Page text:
Netanyahu Apologizes for Blaming Security Chiefs Over Hamas Attack

He deleted the post some nine hours later, and issued a rare apology shortly afterward, Times of Israel reported…reports Asian Lite News

In a late-night tweet on Saturday night, Israel Prime Minister Benjamin Netanyahu repeated previous claims that he was not warned by security chiefs about an impending Hamas attack, and claimed that all security chiefs had consistently assured him that Hamas was deterred, drawing sharp criticism over his apparent attempt to blame them and evade responsibility for the disaster, a media report said.

He deleted the post some nine hours later, and issued a rare apology shortly afterward, Times of Israel reported.

“Contrary to the false claims: Under no circumstances and at no stage was Prime Minister Netanyahu warned of Hamas’ war intentions,” read the original tweet, hours after Netanyahu held a joint press conference with Defence Minister Yoav Gallant and Minister (without portfolio) Benny Gantz.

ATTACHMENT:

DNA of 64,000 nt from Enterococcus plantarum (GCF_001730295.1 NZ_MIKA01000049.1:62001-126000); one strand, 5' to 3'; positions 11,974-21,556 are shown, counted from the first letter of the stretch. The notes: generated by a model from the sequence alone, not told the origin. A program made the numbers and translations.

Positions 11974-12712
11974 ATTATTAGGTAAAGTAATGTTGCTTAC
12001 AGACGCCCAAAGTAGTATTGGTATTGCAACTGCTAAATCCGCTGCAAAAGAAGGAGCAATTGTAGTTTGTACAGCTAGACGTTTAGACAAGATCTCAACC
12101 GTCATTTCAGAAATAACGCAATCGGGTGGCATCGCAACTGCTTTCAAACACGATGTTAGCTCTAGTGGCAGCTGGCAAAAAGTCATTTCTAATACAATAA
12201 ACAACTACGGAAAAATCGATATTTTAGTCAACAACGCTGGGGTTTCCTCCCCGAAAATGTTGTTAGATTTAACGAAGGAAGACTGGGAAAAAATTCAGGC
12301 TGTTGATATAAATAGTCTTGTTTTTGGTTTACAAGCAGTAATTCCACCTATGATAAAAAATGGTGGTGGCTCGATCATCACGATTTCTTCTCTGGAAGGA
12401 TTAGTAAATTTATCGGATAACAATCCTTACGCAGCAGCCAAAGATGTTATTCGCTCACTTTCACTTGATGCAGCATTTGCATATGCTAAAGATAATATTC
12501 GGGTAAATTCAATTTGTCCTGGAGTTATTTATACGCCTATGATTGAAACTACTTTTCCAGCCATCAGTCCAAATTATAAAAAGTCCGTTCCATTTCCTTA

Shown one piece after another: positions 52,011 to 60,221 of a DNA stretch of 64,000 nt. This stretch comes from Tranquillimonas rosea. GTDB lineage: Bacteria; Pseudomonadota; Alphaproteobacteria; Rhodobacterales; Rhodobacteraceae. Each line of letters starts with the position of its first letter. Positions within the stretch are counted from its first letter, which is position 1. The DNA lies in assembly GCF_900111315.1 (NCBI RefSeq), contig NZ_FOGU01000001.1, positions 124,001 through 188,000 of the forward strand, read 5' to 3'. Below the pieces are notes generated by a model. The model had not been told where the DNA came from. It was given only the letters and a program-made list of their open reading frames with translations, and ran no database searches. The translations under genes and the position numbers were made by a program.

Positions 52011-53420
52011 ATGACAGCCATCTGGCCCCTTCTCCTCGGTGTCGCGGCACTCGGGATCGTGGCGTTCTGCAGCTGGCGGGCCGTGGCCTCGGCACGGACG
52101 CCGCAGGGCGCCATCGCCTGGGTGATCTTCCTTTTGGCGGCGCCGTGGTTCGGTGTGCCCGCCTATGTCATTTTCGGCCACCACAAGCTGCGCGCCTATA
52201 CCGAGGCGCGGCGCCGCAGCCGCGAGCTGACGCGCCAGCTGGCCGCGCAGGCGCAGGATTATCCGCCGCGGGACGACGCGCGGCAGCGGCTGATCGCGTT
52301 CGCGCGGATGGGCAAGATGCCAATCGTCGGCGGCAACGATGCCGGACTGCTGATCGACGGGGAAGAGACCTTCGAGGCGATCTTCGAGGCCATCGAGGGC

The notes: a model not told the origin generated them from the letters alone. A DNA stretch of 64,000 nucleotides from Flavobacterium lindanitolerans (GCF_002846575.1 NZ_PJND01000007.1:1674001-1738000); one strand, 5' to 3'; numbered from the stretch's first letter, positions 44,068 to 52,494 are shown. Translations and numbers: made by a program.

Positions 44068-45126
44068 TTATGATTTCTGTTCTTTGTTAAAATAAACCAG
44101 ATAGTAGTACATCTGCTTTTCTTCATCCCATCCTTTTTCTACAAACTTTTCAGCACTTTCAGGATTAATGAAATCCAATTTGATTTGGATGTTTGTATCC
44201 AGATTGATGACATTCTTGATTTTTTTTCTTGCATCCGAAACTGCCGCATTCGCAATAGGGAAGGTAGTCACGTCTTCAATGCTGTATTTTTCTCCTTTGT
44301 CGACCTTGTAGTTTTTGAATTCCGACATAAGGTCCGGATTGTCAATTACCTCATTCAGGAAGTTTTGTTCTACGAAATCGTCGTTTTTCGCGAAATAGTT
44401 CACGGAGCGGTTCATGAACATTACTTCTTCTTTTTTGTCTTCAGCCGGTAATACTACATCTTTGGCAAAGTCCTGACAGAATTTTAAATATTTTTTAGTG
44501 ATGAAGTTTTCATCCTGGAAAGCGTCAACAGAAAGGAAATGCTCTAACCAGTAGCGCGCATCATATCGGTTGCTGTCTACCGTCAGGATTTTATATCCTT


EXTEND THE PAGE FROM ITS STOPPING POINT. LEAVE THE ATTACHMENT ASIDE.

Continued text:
The tweet elaborated: “On the contrary, all the security officials, including the head of military intelligence and the head of the Shin Bet, assessed that Hamas had been deterred and was looking for a settlement. This assessment was submitted again and again to the Prime Minister and the Cabinet by all the security forces and intelligence community, up until the outbreak of the war,” Times of Israel reported.

At the press conference, Netanyahu had been asked about a written warning about the growing likelihood of war ostensibly issued in recent months by the head of the Shin Bet and the head of IDF military intelligence, and said the question was “inaccurate”.

About an hour after he deleted the post, Netanyahu issued a rare apology for the statement, writing on X late Sunday morning: “I was wrong. The things I said following the press conference should not have been said and I apologise for that,” Times of Israel reported.

Netanyahu’s statement, seeming to place blame on security officials for the failures leading to the October 7 massacre rather than accept any responsibility himself, drew sharp criticism, including from within his emergency government, the report said.

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